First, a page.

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Help and advice for Ashcombe - from Some Old Devon Churches (J. Stabb)

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Some Old Devon Churches

By J. Stabb

London: Simpkin et al (1908-16)

Page 5

Transcribed and edited by Dr Roger Peters

Full text available at

Prepared by Michael Steer

Between 1908 and 1916, John Stabb, an ecclesiologist and photographer who lived in Torquay, published three volumes of Some Old Devon Churches and one of Devon Church Antiquities. A projected second volume of the latter, regarded by Stabb himself as a complement to the former, did not materialize because of his untimely death on August 2nd 1917, aged 52. Collectively, Stabb's four volumes present descriptions of 261 Devon churches and their antiquities.

ASHCOMBE. St. Nectan. The church, which was consecrated in 1259, consists of chancel, nave, transept, north aisle, north aisle chapel, with a piscina, south porch, and west tower. The church is of the Decorated and Perpendicular styles. The capitals of the columns are ornamented with wreaths, and shields containing the arms of the Kirkhams, Lords of the Manor from the reign of Henry III [1216-1272].

There are remains of old glass in the east window, but the rood screen was removed in 1820, and the church itself presents little of interest. It is however well worthy of a visit for the carved bench-ends it contains. These are of peculiar design, the carvings of figure subjects being most confined to the top bars with the panels left plain, but in two or three instances there are figures on the edges as well. One has a grotesque head without a body, but arms projecting from the side of the head, one hand repulsing an animal which might be intended to be a hare, as it has hare's ears, or a pig, as it has a pig's tail; the other hand embraces an animal, apparently a lizard. A serpent creeps up each side, the heads forming the ornaments of the corners. Another bench-end has a grotesque face in the centre with tusks and projecting tongue; there is a hand on each side and apparently wings; the corner ornamentation consists of two grotesque faces; the carving of these is very good, the expression being very lifelike. Another end has also two faces at the corners, these are good, but not as good as the former. Another carving is a grotesque head with projecting tongue and tusks, with arms extending on each side, the hands grasping the corners of the bench-end [plate 5]. Another has a grotesque face, but without the tusks and projecting tongue; on each side of the face are wings extending to the corners. There is another curious figure, which I think might be intended as a caricature of a preacher leaning over the front of the pulpit. It can be easily found, as it is the only head that has any appearance of being attached to a body.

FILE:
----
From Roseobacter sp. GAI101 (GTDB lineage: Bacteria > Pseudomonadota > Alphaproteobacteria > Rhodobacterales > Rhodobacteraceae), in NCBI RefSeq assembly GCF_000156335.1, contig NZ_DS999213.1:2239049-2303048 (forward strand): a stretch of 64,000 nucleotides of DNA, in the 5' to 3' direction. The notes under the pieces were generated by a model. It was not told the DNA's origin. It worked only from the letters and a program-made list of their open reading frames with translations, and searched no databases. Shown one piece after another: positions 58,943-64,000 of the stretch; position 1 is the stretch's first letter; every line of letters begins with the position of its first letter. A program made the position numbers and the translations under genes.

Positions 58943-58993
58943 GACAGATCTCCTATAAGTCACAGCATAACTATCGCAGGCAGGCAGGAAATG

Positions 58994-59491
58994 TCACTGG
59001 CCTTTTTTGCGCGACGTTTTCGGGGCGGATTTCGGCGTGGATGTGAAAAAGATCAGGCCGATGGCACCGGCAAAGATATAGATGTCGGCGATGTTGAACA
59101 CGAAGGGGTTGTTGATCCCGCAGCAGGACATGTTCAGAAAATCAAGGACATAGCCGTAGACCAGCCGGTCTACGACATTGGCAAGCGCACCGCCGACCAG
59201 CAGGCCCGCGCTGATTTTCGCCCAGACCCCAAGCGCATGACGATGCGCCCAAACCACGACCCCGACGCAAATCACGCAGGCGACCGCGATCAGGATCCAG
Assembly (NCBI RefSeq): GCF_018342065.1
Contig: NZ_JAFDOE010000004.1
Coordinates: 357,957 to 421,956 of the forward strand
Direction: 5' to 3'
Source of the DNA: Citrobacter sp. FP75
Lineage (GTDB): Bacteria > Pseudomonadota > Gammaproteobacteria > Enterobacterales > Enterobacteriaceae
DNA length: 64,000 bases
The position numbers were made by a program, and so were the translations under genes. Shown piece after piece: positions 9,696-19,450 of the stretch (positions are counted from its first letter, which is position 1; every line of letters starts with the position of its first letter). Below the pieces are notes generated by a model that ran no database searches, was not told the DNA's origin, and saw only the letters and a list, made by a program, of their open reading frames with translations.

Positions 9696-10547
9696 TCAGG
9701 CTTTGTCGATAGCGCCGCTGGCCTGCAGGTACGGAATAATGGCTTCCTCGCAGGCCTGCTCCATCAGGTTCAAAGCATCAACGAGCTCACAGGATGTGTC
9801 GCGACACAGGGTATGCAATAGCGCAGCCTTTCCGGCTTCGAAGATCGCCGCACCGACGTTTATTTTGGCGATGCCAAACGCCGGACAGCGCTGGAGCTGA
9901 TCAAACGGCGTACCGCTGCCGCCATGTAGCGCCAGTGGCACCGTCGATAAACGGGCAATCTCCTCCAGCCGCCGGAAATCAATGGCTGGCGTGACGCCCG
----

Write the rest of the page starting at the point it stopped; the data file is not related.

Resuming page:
The registers date from 1732.